Namesake Norms: Will he be a Jr., II, or III?

Q: If my husband and I have a son, we would like to name him after my father-in-law, whose name was John Andrew Jones, Jr. and who has since passed away. My mother says we would simply name him John Andrew Doe, since his namesakes are both deceased. I, however, would like to name him John Andrew Doe III – even though I realize it’s not necessary to differentiate the child from his grandfather or great-grandfather.

However, I’ve also been told that that the ‘III’ is not appropriate if the name has skipped a generation (my husband doe not carry the namesake), and that instead I would use ‘II’ or nothing at all. I want to honor my father-in-law and grandfather-in-law, but at the same time I don’t want to do something that is completely inappropriate.

A: You are correct, and it is correct to use III. It doesn’t matter if the relatives sharing the name are living or deceased, the point is that your son would be the third in line to carry the name.

3 Comments

  1. paula

    Is is ok to take your cousins name and and name your son before your cousin has any children of his own and might want to name his own child after himself.
    Example. John Smith is your first cousin you decide to name your own son John Smith because you like the name.
    Now if the first cousin John Smith wants to name his son after himself there will be 3 John Smiths. Has he has lost his name sake to his first cousins son?

    • Alicia

      Absolutely, nobody has a trademark on a family name. For example when we did my family tree we found out that on my dads side of the family over 70% of the men in the last 300 years have been named John, William or Peter. So no big deal. That said nicknames abound at family gatherings real examples( Bill, Billy, Will, Willy, Little Bill, Bill Jr,B, B3)

  2. Becky

    While there is no trademark on a family name, it would be most appropriate to bring it up with your cousin before you take that step. For gosh sake, don’t surprise him or take him off guard – just show some common courtesy, guts and be proactive. You’ll probably learn real quickly if he has a problem with it, or is tickled to have another in the family. His child would be JSIII. your child would just be JS. you can also pick up the nickname and/or have a different first or middle name. James John Smith instead of John David Smith, etc. If you are trying to also pick up the generation to go with it (Jr, III, etc.) then you may have more of an issue because then it is not just a nice name, it is the family heritage. I actually have a friend that is a III. his brother had a son first and named him the IV! In that instance, there’s no trademark, but there is ‘dibs’! His brother had essentially stolen III’s namesake heritage from III’s son, born a year later. This also happened with a friend who picked a name for her daughter only to have her sister in law use it for her daughter born 3 months earlier than my friends daughter. So the two fathers (brothers) both have daughters named JD.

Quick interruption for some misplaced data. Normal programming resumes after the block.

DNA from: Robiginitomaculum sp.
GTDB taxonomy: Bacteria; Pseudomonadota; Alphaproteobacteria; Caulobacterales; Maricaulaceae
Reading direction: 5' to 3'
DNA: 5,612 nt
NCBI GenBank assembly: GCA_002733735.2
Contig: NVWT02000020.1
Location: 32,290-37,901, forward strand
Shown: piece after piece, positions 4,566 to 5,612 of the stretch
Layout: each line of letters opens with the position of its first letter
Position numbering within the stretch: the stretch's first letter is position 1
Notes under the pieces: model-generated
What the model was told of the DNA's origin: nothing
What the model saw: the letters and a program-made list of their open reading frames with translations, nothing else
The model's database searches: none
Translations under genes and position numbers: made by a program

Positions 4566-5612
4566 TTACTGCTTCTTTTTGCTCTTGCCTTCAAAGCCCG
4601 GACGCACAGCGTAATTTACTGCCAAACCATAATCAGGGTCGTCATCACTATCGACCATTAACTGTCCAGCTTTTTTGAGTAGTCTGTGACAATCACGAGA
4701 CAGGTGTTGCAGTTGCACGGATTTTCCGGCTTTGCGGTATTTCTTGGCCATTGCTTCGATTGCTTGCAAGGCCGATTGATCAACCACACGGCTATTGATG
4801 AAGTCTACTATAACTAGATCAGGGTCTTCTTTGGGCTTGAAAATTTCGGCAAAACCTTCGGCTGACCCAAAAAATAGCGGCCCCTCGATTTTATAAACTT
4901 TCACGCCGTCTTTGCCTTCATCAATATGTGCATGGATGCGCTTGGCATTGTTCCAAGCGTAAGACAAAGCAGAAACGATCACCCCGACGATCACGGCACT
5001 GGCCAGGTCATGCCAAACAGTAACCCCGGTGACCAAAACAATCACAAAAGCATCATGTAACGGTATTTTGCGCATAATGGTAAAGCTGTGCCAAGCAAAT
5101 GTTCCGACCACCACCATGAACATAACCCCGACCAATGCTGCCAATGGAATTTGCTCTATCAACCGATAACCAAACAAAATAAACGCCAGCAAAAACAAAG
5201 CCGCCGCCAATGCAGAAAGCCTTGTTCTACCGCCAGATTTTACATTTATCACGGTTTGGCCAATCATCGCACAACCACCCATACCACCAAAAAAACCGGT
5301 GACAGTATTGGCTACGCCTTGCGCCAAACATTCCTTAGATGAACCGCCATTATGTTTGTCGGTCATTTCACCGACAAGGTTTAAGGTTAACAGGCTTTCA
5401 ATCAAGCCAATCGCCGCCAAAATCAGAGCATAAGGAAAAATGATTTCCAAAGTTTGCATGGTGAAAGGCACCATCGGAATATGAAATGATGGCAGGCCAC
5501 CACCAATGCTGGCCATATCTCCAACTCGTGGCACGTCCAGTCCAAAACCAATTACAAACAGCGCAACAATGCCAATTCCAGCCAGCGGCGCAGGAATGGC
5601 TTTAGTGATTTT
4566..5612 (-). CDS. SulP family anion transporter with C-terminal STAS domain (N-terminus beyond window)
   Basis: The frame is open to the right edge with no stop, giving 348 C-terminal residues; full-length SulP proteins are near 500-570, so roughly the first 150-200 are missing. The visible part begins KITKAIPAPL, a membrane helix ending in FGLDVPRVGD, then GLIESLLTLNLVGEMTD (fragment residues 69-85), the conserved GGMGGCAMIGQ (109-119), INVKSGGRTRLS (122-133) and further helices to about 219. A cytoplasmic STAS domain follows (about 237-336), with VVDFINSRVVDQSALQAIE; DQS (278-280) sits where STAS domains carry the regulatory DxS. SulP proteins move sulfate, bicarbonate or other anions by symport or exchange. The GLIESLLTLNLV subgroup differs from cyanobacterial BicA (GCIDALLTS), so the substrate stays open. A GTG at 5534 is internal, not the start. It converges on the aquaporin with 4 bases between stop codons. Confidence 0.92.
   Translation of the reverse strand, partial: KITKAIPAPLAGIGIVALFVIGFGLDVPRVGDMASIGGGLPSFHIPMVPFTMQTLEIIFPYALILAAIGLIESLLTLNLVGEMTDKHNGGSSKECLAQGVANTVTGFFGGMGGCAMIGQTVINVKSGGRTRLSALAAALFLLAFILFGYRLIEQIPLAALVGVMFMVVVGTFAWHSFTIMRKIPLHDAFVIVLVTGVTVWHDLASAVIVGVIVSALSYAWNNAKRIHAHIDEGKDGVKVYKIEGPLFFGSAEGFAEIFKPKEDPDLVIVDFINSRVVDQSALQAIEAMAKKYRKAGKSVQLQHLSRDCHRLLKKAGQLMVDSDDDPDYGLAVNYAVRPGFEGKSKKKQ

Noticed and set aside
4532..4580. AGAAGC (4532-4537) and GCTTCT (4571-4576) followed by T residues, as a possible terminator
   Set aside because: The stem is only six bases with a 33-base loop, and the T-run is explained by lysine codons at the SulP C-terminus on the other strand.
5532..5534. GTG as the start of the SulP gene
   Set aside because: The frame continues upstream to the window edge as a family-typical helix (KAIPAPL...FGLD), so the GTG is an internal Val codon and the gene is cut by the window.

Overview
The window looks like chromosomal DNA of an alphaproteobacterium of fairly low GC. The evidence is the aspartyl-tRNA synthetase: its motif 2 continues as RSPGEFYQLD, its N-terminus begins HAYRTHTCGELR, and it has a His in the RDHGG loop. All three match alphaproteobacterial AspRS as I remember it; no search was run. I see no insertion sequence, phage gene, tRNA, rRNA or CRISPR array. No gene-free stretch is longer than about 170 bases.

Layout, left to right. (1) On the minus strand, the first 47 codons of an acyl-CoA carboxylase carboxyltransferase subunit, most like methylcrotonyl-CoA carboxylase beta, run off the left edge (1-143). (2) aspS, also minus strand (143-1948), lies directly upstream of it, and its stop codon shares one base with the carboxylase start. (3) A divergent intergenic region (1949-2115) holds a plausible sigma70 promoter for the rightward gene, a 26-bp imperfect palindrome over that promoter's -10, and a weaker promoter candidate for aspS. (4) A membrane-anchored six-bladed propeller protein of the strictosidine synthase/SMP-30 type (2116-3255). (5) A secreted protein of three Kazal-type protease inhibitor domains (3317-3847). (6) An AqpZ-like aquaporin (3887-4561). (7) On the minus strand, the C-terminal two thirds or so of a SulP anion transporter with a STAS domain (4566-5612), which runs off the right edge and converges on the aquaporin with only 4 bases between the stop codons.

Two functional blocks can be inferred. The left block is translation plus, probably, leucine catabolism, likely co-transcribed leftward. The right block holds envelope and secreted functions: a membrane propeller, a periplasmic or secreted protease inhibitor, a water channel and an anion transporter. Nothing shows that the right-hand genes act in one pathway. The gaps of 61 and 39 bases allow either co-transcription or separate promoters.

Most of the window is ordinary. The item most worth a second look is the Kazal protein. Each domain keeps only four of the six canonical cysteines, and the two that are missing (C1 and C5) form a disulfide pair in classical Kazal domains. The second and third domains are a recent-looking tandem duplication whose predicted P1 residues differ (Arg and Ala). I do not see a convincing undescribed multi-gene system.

The other alternative is that you’re going to do it anyway and/or you already know how he might react. If your cousin has a problem with it, you’d like to plead ignorance of his feelings on the matter (because you never discussed it with him) and then will defend your actions with supporting comments from strangers on the internet. Overly harsh I know, but a disturbingly common thread in the questions posted here.

    Regardless, you are on solid legal ground to name your child whatever you’d like, but I don’t believe this site is geared to what is legal…but instead what is thoughtful, courteous, promotes social harmony and structure.

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